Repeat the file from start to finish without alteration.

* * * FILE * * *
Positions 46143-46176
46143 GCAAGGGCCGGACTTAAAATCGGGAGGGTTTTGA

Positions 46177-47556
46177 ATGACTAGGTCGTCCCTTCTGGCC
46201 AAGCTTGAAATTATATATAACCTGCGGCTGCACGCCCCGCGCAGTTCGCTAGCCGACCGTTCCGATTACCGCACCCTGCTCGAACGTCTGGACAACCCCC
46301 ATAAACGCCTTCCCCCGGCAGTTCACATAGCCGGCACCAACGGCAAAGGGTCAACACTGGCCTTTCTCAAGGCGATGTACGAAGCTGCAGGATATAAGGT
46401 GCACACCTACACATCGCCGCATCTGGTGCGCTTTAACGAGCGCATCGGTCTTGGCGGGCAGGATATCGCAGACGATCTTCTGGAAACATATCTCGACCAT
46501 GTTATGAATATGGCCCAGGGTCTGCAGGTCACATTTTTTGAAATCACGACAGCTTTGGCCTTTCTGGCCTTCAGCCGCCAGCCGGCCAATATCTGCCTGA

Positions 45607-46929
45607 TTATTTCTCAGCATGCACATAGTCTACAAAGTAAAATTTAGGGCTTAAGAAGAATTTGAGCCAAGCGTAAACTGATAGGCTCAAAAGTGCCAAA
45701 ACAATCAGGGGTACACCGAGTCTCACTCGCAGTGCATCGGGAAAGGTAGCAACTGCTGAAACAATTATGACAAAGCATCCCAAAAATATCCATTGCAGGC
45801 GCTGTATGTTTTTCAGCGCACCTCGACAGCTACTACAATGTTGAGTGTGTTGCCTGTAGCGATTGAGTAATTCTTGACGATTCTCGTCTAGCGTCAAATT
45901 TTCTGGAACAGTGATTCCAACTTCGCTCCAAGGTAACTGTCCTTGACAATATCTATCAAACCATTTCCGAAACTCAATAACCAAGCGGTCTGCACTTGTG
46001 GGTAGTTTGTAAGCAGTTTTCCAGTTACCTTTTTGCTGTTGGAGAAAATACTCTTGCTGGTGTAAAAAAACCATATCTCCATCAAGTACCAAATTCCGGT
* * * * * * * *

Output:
Positions 46143-46176
46143 GCAAGGGCCGGACTTAAAATCGGGAGGGTTTTGA

Positions 46177-47556
46177 ATGACTAGGTCGTCCCTTCTGGCC
46201 AAGCTTGAAATTATATATAACCTGCGGCTGCACGCCCCGCGCAGTTCGCTAGCCGACCGTTCCGATTACCGCACCCTGCTCGAACGTCTGGACAACCCCC
46301 ATAAACGCCTTCCCCCGGCAGTTCACATAGCCGGCACCAACGGCAAAGGGTCAACACTGGCCTTTCTCAAGGCGATGTACGAAGCTGCAGGATATAAGGT
46401 GCACACCTACACATCGCCGCATCTGGTGCGCTTTAACGAGCGCATCGGTCTTGGCGGGCAGGATATCGCAGACGATCTTCTGGAAACATATCTCGACCAT
46501 GTTATGAATATGGCCCAGGGTCTGCAGGTCACATTTTTTGAAATCACGACAGCTTTGGCCTTTCTGGCCTTCAGCCGCCAGCCGGCCAATATCTGCCTGA

Positions 45607-46929
45607 TTATTTCTCAGCATGCACATAGTCTACAAAGTAAAATTTAGGGCTTAAGAAGAATTTGAGCCAAGCGTAAACTGATAGGCTCAAAAGTGCCAAA
45701 ACAATCAGGGGTACACCGAGTCTCACTCGCAGTGCATCGGGAAAGGTAGCAACTGCTGAAACAATTATGACAAAGCATCCCAAAAATATCCATTGCAGGC
45801 GCTGTATGTTTTTCAGCGCACCTCGACAGCTACTACAATGTTGAGTGTGTTGCCTGTAGCGATTGAGTAATTCTTGACGATTCTCGTCTAGCGTCAAATT
45901 TTCTGGAACAGTGATTCCAACTTCGCTCCAAGGTAACTGTCCTTGACAATATCTATCAAACCATTTCCGAAACTCAATAACCAAGCGGTCTGCACTTGTG
46001 GGTAGTTTGTAAGCAGTTTTCCAGTTACCTTTTTGCTGTTGGAGAAAATACTCTTGCTGGTGTAAAAAAACCATATCTCCATCAAGTACCAAATTCCGGT